"I know it!" she sobbed. "I know it is! I can't… I can't do this."

He walked up behind her and grabbed the back of her neck, pulling her face up in line with his. "You've treated kids with cancer," he spat at her. "You've treated AIDS victims and poison victims and Legionnaire's victims. You put that damned mask back on and you get your ass back out there and you help those people. Do you understand me?"

"I can't…" she repeated weakly.

"You can and you're going to, whether I have to drag you back out there or not."


He snapped her face mask back into place. "You're ready."

"I'm not…!" she protested.

He pulled her out of her seat. "You said you were ready before, and now I'm telling you that you're ready. Let's go." He dragged her to the door and opened it, pushing her out. "Treat the third person," he ordered, pointing to the only person without a doctor. "He's not as bad as the rest."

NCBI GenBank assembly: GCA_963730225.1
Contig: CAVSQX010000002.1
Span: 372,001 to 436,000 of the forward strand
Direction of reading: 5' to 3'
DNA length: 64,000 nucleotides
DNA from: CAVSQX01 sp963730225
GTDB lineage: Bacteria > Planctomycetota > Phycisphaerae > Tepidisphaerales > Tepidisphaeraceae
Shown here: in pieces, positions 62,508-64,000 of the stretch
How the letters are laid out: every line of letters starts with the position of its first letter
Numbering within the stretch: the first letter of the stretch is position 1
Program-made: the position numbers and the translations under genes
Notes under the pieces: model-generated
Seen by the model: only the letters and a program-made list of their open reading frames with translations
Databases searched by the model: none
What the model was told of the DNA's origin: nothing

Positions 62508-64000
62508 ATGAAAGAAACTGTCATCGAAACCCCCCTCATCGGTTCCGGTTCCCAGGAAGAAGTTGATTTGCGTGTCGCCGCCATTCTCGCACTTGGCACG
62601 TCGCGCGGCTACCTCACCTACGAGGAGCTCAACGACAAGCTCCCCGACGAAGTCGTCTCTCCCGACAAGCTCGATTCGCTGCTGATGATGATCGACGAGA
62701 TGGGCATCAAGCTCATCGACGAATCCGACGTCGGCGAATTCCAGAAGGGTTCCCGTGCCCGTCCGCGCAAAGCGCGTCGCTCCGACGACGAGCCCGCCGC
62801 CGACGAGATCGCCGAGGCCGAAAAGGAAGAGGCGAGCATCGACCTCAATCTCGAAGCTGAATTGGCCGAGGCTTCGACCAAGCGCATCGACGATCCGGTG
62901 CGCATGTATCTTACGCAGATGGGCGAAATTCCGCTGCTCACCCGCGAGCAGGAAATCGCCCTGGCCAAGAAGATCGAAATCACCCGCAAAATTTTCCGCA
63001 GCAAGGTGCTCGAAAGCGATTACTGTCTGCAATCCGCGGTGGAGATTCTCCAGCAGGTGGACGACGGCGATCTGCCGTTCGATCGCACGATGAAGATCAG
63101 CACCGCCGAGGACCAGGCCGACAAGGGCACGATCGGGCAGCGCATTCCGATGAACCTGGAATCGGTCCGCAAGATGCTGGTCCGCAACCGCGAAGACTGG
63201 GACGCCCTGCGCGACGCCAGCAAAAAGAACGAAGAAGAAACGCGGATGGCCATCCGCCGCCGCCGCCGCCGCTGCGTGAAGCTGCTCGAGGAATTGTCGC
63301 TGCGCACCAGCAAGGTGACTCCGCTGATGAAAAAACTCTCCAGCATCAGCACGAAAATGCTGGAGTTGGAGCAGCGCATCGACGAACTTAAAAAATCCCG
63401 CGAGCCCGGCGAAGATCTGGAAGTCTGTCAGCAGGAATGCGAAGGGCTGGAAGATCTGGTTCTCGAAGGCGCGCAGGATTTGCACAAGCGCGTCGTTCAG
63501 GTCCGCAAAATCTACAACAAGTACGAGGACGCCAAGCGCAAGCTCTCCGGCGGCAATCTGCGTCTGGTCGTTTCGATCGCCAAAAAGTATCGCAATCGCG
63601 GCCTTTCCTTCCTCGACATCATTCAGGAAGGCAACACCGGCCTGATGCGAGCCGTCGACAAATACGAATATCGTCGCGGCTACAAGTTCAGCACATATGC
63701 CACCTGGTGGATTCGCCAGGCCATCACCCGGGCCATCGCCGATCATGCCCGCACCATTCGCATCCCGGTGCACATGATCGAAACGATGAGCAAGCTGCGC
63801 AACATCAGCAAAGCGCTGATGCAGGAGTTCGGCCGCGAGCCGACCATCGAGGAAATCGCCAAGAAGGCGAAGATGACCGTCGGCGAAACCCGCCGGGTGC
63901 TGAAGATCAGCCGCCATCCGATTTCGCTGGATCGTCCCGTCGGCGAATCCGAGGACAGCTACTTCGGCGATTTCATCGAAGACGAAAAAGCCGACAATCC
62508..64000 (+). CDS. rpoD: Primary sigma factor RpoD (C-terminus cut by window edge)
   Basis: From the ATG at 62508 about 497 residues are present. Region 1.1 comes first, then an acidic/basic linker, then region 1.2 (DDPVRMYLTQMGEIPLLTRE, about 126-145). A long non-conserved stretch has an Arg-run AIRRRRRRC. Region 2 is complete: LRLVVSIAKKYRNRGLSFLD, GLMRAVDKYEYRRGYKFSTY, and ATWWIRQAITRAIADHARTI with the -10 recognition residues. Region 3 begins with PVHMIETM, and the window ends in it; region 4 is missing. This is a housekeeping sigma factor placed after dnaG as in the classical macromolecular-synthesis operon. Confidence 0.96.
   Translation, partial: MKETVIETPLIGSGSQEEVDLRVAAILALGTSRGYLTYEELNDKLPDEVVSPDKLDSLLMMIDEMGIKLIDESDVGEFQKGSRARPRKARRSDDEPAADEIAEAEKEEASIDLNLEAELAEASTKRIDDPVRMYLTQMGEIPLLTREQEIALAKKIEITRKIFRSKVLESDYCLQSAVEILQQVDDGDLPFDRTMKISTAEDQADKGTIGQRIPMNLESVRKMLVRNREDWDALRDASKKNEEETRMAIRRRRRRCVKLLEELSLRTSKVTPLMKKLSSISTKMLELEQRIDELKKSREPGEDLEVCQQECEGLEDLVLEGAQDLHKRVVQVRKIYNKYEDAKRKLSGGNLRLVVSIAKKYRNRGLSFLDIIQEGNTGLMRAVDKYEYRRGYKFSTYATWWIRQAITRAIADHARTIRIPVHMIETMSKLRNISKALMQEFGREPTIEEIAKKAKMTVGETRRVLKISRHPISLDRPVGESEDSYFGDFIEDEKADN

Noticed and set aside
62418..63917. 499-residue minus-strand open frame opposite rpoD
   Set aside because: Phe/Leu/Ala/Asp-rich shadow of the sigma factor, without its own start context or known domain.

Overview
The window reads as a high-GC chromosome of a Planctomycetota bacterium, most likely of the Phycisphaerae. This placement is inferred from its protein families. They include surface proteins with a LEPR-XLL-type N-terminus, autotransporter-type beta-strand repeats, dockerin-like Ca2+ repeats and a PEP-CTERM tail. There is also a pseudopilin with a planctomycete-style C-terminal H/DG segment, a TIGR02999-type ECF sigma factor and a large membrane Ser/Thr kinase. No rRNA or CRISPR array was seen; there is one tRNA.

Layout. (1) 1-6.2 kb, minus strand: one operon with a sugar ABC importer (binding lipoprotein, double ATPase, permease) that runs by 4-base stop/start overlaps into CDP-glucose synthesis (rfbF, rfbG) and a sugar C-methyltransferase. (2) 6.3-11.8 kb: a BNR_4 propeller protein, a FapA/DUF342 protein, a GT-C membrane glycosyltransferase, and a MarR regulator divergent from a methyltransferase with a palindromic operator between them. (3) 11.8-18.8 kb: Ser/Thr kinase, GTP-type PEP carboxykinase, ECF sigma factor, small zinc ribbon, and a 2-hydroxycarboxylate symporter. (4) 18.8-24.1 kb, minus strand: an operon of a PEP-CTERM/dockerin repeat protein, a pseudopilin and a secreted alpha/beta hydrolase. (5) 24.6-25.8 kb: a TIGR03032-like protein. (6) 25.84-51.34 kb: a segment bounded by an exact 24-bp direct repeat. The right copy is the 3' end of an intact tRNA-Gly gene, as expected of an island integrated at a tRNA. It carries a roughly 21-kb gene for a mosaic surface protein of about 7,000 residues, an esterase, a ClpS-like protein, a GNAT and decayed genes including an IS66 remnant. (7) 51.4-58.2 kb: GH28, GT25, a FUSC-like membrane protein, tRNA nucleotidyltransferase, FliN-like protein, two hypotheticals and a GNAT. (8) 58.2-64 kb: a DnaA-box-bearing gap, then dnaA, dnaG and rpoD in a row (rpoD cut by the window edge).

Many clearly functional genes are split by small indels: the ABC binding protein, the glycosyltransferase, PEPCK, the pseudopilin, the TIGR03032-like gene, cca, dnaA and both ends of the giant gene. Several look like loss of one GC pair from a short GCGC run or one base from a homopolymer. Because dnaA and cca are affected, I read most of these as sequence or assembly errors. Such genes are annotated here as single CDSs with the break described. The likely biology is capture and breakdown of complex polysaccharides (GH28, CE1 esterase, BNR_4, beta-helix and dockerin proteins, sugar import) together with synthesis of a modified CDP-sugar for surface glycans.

She went toward the patient, but only because House literally pushed her. She stumbled over and examined the man. He had horrible burns on his face and hands, and there were hand-shaped marks over his eyes. He'd covered them. "Can you see?" she asked him gently.

"Barely," the man responded in a raspy voice. "I'm so thirsty… Can I have some water?"

"Of course." She grabbed a cup of cool water off of the cart that Chase had prepared and handed it to her patient. "What's your name?"


"I'm Dr. Cameron," she replied, continuing to use a gentle tone. "Can you tell me where you were and what you remember?"

"I was at home. My mom saw planes dropping things in the sky and she told me to cover my eyes and duck, so I did."

"Your mom?" Cameron asked, brow furrowed. "How old are you, Matt?"

"Sixteen." He paused and looked around the hallway with narrowed eyes. "Is she here?" he asked hopefully. "Is my mom here?"

"I don't know," she answered honestly. "But let's get you cleaned up, okay?"

"I want to see my mom…" Matt replied tearfully.

"I know, Matt, but we need to take care of you."

"It burns!" he shouted suddenly.

Cameron looked around in a slight panic. "What burns?" she asked hurriedly. "Does the light burn your eyes? Are you-?"

"The crying!" he exclaimed, hands going to his eyes. "It burns!"